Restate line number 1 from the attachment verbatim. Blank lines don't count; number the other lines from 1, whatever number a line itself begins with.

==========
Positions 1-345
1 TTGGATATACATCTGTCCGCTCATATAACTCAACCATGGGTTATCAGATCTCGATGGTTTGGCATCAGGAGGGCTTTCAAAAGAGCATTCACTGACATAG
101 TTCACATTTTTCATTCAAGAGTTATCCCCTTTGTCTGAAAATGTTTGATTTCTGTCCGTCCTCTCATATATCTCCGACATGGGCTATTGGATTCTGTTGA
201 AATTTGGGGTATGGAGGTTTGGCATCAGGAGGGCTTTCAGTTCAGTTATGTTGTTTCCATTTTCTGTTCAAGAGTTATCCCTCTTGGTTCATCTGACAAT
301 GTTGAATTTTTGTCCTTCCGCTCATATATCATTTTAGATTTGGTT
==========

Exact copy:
Positions 1-345